My MobileMe subscription ran out last month, and I decided not to renew it, as I didn’t use the 20GB online capacity you’re given with the service. In fact I only ever used it as file sync software to transfer a few documents between home and wherever I happened to be, and for me that wasn’t worth £59 a year. Naturally, I needed a replacement, and decided to go with an application called Dropbox, a free application available for Windows, Mac OS X, the iPhone and Linux which allows you to share files between your computers or over the internet on a public computer.
The thing that attracted me to Dropbox was the fact that it isn’t just a web-based file hosting service, it’s an application that you can install on your computer whatever OS you’re running and just drag and drop files into your “Dropbox” folder on your hard drive. When you add or remove files from the folder, every other dropbox you have that’s linked to the same account will automatically sync and update the files in its own folder – so it’s also working as a form of online file backup.
When you open Dropbox for the first time, you’re asked to either log in to your account or create an account, and then choose your data plan. By default, you’re given 2GB of storage for free, and you can choose to upgrade to the “Pro 50” package giving you 50GB of storage for $9.99 a month or the “Pro 100” package giving you 100GB of storage for $19.99 a month.
After installation, you barely notice its presence except when you need to use the service, as it just sits on your task bar or menu Bar (or Home Screen) and waits to be called in to action. What impressed me the most about the service as a whole was the speed at which it was transferred to other computers using my Dropbox. I dragged a 10MB movie file in to the Dropbox folder on one of my Mac’s, and as soon as it was in the folder, every other Dropbox on my other machines (one running Windows 7 and another running Ubuntu Linux) immediately synced with the server and downloaded the movie file I’d just uploaded from OS X. Within no more than a minute, that same movie file was on every Dropbox I had with absolutely no fuss.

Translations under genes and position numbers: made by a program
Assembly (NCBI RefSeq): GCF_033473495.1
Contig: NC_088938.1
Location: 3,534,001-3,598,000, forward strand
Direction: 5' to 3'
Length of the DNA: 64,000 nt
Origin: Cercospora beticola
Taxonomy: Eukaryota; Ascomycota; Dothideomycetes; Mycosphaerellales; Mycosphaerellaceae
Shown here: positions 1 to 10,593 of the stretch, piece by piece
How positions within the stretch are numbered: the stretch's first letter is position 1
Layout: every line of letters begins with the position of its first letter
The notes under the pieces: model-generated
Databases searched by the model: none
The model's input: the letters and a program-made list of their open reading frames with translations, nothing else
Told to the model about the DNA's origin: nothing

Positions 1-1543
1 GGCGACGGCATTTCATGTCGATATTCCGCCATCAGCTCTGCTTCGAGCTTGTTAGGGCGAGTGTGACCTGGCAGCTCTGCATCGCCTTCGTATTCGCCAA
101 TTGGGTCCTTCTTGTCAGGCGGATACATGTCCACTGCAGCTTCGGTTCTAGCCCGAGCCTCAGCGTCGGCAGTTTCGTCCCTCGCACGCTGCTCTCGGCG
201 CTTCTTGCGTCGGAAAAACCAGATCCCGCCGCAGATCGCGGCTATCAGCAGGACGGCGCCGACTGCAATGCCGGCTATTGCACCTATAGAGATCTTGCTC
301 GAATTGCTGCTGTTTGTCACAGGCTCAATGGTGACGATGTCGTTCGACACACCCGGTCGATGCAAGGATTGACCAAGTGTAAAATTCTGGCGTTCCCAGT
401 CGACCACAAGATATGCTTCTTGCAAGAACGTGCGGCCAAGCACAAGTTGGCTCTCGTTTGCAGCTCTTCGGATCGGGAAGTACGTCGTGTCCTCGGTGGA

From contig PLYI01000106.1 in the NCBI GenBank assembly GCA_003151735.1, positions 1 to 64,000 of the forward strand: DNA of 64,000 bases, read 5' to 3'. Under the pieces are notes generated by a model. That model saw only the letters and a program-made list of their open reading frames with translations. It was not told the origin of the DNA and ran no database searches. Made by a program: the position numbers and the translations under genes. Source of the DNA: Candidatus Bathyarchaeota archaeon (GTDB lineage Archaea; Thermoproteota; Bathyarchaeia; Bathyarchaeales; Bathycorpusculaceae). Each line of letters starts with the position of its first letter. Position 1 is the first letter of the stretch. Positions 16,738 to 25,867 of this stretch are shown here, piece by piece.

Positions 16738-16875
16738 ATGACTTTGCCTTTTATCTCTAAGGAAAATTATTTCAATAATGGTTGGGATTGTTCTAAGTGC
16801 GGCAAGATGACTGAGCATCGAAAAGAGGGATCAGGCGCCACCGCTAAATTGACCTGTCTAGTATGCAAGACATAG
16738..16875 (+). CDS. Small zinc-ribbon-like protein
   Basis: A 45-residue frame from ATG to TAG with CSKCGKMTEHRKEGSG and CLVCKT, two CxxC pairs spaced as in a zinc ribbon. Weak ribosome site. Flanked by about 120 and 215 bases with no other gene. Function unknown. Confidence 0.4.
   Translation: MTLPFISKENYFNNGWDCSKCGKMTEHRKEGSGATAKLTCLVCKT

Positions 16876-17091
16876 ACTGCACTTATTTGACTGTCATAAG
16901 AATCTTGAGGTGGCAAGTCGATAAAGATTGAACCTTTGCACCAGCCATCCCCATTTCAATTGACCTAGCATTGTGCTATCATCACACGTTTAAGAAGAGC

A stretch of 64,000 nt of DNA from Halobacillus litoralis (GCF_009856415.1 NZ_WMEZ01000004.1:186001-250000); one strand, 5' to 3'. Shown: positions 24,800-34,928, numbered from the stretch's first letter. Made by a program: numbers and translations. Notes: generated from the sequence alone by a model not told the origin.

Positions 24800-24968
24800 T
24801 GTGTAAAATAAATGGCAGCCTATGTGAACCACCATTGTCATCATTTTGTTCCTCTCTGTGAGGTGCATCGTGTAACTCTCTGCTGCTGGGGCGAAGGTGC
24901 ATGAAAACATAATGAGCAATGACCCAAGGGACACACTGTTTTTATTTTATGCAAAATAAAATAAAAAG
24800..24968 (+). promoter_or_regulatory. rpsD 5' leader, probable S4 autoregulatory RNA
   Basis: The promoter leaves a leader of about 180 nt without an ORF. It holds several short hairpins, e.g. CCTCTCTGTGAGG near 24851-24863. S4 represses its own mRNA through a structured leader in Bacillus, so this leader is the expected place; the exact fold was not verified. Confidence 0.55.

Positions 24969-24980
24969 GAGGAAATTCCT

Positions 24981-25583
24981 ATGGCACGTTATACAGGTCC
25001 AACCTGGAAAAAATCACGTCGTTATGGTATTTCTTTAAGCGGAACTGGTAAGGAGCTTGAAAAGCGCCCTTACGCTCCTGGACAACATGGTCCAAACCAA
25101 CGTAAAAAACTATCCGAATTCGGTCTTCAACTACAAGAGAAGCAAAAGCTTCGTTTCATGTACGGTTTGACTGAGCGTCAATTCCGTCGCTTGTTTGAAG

To see how well the web interface worked with my files, I went on a Windows computer which didn’t have Dropbox installed and went to the website to see if my file was in the folder on the web available for download, which it was, only a few seconds after uploading from OS X.
Dropbox is an absolutely fantastic and easy to use file sync software service that I will continue to use for a lot of file transfers between my computers over the web. I found it to be an efficient and non-intrusive way of sharing and synchronising my files between every computer using a variety of operating systems, including my iPhone (the Dropbox iPhone app is a free download from the iTunes store) which was great, as I could view all my files on the go wherever I needed them, so I have that convenience and safety net of it providing some online file backup. What can I say? I’m officially over MobileMe…
UPDATE: Once you’ve got signed up with the Dropbox system, not only can you use it for standard online file syncing, but also take a look at these suggestions for extra uses for Dropbox that you might not have thought of already.